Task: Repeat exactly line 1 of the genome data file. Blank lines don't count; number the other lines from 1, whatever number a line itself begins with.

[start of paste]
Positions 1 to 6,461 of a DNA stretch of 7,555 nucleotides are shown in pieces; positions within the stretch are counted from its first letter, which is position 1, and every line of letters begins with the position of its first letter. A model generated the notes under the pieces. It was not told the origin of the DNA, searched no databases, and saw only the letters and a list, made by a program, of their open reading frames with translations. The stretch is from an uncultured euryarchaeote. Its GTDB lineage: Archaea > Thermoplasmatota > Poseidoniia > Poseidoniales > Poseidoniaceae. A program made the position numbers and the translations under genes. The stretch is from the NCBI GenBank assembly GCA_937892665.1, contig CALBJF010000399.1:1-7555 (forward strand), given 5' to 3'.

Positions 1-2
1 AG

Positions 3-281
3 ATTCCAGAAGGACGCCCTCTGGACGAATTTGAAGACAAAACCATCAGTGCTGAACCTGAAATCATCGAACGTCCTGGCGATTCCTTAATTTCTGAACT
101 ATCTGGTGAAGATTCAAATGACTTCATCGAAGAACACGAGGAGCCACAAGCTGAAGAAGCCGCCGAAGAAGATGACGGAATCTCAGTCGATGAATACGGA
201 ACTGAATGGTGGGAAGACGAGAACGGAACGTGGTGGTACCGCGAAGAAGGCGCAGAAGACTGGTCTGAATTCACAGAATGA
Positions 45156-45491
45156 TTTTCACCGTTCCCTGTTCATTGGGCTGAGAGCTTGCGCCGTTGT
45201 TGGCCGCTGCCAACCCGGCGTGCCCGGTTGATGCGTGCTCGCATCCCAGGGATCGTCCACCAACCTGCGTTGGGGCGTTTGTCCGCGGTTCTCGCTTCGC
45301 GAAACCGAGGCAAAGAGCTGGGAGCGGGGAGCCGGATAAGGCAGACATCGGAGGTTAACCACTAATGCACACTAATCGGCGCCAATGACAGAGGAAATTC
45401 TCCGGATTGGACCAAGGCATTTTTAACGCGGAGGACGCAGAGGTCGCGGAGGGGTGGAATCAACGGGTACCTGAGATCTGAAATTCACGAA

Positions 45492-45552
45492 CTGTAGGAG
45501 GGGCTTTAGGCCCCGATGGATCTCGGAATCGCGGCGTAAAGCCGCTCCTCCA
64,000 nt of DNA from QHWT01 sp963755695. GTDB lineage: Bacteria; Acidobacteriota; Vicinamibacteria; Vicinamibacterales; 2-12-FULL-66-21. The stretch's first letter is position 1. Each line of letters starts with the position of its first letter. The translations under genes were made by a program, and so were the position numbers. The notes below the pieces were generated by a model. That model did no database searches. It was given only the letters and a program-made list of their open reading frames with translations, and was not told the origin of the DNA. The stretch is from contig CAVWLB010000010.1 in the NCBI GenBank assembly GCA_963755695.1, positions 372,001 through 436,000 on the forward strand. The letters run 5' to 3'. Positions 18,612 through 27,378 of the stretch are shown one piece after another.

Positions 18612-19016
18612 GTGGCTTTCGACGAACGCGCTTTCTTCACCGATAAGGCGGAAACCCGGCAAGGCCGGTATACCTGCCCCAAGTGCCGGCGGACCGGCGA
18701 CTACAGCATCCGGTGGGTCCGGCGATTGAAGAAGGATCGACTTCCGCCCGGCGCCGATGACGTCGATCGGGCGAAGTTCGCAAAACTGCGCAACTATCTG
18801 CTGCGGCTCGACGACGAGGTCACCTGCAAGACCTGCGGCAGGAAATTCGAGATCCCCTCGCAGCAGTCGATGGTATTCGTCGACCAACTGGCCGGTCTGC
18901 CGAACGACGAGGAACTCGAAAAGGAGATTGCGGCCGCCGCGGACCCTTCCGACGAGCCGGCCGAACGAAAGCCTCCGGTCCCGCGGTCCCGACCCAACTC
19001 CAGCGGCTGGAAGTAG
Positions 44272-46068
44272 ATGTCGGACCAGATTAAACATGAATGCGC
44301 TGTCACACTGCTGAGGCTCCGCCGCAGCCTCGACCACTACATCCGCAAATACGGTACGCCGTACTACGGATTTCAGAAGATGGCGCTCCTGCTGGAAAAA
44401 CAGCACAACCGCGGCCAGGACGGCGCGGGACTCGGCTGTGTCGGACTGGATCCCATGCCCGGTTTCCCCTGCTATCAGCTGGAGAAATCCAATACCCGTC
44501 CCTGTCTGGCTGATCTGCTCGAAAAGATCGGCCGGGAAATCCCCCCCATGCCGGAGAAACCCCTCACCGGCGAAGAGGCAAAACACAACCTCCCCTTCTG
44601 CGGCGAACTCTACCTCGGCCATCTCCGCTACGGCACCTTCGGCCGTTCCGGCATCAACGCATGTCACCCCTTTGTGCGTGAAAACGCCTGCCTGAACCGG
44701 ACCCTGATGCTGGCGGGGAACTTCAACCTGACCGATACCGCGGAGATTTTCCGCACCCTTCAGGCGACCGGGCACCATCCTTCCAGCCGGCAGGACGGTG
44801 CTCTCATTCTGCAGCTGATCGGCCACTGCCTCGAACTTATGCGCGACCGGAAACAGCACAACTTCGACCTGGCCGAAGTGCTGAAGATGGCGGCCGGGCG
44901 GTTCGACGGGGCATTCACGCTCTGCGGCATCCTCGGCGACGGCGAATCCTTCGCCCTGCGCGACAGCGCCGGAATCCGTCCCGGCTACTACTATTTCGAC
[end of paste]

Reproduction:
Positions 1 to 6,461 of a DNA stretch of 7,555 nucleotides are shown in pieces; positions within the stretch are counted from its first letter, which is position 1, and every line of letters begins with the position of its first letter. A model generated the notes under the pieces. It was not told the origin of the DNA, searched no databases, and saw only the letters and a list, made by a program, of their open reading frames with translations. The stretch is from an uncultured euryarchaeote. Its GTDB lineage: Archaea > Thermoplasmatota > Poseidoniia > Poseidoniales > Poseidoniaceae. A program made the position numbers and the translations under genes. The stretch is from the NCBI GenBank assembly GCA_937892665.1, contig CALBJF010000399.1:1-7555 (forward strand), given 5' to 3'.